A year-long Global City Teams Challenge announced by the National Institute of Standards and Technology (NIST) and IBM, among other partners, will help communities around the world work together to address common issues -- from air quality to traffic management to emergency services coordination.
“Many established cities have similar goals of improving air quality or delivering better health care -- and emerging regions want to be smart from the start. But those projects often address only one city or region at a time,” said Chris Greer, director of NIST’s Smart Grid and Cyber-Physical Systems Program Office.
“The Global City Teams Challenge will help communities around the world work together on shared challenges. They will identify standards and measurements to guide technology innovators in creating solutions that can work anywhere and lay the groundwork for a future of smarter cities.”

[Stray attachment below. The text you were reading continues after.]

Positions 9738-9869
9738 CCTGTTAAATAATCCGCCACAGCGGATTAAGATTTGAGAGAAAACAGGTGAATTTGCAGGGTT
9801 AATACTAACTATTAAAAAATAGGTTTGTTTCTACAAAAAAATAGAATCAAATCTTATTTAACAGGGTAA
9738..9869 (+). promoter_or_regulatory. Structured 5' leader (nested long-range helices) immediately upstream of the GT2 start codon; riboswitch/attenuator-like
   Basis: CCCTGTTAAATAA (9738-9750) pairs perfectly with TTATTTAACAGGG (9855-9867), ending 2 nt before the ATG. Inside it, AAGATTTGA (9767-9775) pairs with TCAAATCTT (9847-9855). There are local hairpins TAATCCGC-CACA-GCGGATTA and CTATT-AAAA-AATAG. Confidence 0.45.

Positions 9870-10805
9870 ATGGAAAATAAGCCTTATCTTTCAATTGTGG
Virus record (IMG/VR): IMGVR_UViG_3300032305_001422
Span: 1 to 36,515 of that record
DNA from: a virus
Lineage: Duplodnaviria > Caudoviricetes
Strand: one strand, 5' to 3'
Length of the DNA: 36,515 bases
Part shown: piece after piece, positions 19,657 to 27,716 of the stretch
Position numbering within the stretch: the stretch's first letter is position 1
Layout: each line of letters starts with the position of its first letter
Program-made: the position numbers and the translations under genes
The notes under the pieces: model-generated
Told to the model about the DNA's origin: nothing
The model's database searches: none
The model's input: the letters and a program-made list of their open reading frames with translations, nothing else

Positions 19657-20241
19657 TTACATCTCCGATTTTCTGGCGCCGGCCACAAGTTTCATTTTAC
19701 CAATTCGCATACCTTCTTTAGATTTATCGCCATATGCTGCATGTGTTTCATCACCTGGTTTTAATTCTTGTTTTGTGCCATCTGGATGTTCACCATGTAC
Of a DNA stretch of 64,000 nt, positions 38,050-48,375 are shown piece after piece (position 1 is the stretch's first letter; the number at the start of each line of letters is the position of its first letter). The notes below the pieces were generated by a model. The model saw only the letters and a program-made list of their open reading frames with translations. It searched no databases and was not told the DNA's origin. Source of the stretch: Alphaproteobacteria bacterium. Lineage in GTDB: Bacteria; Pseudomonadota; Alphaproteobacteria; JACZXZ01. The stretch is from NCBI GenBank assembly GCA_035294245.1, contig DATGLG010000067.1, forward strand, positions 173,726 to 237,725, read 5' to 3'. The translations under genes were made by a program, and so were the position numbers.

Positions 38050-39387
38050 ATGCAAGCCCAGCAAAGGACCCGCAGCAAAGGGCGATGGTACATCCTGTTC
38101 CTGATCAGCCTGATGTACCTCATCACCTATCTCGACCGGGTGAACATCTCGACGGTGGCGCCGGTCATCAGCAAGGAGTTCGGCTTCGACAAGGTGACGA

Greer added that the challenge presents a good opportunity for public chief technology officers and private industry innovators to come together. Participating will help cities and innovators use Internet of Things and and cyber physical systems (CPS) concepts in ways that improve quality of life in urban centers and also bring improvements to agriculture, manufacturing, transportation and more.
NIST cited Council Lead Partner IBM's work with the city of Honolulu to provide transparent access to city data, encouraging better government-public dialog, as an example of a smart city project.
The challenge kicks off Sep. 29-30 with a two-day workshop at NIST’s Gaithersburg, Md., campus that will bring together city planners and representatives from technology companies, academic institutions and nonprofits. The challenge is open to participants around the world, and international representatives will be able to participate in the kick-off meeting via webcast. There is no workshop fee; you can register here or click for additional details about the challenge.
NIST is an arm of the U.S. Department of Commerce.
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